The motorcycle crime spree in London has led some bikers to take things into their own hands. One such group is Biker Biker, who invited MCN to one of their anti-theft patrols to show what goes on.
“I’ve had three Gixxers nicked,” says Shane, Biker Biker founder. “I wanted to do something other people aren’t. At first it was just me and the wife going around looking for stolen bikes but soon people saw what we did, liked it and wanted to join in.”
One of those is Elliot. “I found these guys and just joined in. It’s so rare to find a group of people doing something for the community for absolutely nothing.”
Before heading out Shane briefs us on the do’s and don’ts (basically, respect the law) and we head into the night. I was expecting a quiet few hours but within minutes we’re chasing down a pair of bike thieves.
Over in a flash
Two lads on a smashed-up scooter with no lights or numberplate come flying towards us on the pavement. A few U-turns later and the chase is on. We head towards a housing estate and a couple of guys try to box them in. Things get heated as we close in, legs kicking out wildly. Omar reaches out and everyone comes clattering to the ground. Within seconds the two lads have darted in opposing directions never to be seen again.
The police arrive a few minutes later and secure the bike, plus a helmet that one dropped. They’re appreciative of the efforts but it’s clear questions remain about ‘gangs of vigilantes’ on the streets.
“We get that all the time,” says Shane. “Less now because people know we’re not going to kick people’s heads in. We’re there as a deterrent to would-be bike thieves. If we do come across anyone, we just phone the police.”
“We root out people looking for a fight,” adds Elliot. “We’ve had a couple show up who gave off the wrong signals so we didn’t bring them along again. We don’t want anything to do with that.”
Light on the horizon
Statements taken we return to the road but it’s quiet. Thieves tend to keep their heads down once they know the group are in the area.
“We’re heading in the right direction with DNA spray etc,” says Elliot. “Problem is I don’t think there’s the political will or the funding to solve it.”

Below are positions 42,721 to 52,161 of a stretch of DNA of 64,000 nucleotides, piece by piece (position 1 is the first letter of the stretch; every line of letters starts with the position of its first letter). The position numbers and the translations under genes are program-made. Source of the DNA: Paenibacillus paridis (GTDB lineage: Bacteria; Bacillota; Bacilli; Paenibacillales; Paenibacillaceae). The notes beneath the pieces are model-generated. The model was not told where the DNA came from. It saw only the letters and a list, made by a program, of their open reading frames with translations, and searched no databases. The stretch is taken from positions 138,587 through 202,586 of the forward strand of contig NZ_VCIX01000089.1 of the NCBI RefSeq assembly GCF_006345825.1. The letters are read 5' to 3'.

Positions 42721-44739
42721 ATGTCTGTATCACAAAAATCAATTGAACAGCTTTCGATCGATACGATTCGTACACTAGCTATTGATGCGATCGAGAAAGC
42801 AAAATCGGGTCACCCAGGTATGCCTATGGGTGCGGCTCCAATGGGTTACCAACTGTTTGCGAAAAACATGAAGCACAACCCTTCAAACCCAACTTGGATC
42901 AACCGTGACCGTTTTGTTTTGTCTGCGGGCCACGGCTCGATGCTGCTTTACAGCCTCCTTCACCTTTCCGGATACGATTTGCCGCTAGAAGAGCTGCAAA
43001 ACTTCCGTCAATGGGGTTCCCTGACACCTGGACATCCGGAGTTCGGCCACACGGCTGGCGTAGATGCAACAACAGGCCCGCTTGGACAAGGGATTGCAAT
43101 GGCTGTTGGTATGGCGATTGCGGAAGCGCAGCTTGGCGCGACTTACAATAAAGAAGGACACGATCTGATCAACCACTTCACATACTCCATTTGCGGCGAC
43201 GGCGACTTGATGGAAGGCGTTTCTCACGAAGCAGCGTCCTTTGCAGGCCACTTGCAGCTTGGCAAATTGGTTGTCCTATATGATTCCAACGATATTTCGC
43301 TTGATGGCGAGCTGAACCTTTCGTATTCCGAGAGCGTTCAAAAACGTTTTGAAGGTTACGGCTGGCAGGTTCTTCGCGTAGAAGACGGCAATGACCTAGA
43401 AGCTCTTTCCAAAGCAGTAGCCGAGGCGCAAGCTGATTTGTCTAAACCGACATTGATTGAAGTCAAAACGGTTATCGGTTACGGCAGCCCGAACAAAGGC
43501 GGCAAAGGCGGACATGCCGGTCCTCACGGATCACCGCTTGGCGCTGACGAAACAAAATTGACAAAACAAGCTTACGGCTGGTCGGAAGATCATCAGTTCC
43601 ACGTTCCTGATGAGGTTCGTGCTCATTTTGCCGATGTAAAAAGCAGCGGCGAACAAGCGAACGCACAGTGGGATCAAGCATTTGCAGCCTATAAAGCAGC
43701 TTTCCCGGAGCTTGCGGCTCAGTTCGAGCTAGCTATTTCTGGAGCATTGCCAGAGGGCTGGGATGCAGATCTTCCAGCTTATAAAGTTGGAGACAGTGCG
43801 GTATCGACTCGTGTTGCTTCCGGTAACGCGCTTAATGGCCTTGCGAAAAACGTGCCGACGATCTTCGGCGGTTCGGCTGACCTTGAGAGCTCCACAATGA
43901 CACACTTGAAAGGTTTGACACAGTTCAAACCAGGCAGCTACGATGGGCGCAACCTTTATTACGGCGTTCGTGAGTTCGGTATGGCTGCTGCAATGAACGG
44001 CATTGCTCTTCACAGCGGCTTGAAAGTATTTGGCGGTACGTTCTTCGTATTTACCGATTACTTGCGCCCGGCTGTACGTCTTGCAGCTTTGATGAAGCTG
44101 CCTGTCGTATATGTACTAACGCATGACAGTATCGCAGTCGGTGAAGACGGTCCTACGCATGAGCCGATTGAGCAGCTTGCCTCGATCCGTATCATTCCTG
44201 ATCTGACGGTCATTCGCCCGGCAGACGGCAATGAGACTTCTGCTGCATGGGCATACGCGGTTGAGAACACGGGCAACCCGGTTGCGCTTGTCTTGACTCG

“But if we all come together as a community we can tackle this,” adds Shane. “Bikers have always stuck together and that’s what we need to do now.”
“I have been knifed in the hand. I’ve been kicked off my bike. I’ve been chased. For me, stopping a bike thief is closure. I’ve even been attacked on the A40 at 40mph. They could’ve killed me.
“What annoys me most is that that’s someone’s bike right there. Someone goes to work on that, or they use it for deliveries. It’s like nicking tools out of a van; you’re taking someone’s livelihood. The person who owned that is probably wondering how they’re going to pay their rent.
“I speak to these guys on Instagram. They’ve no remorse. They taunt me, send me death threats. ‘You won’t catch us,’ etc. I try to get through to them on a human level that they’re ruining people’s lives but they enjoy the thrill of it.”
MCN opinion – Andy Calton, Editor
The current bike theft issue is infuriating for every motorcyclist in the land and yet oh-so-difficult to tackle. Police are having money slashed from their budgets left, right and centre and bike crime is not high on their agenda. With the rise of scooter-related incidents reaching almost epidemic levels in London and other big cities, it’s completely understandable that bikers are taking action. And yet, what happens when a vigilante group chases a bike they believe to be stolen that then causes a crash, with third parties seriously injured. Who will be blamed? Probably not the thieving toerag. And yet Biker Biker leader Shane is right. There are things bikers can do, within the law, to help get stolen bikes back by working together.
Poll: Do you agree?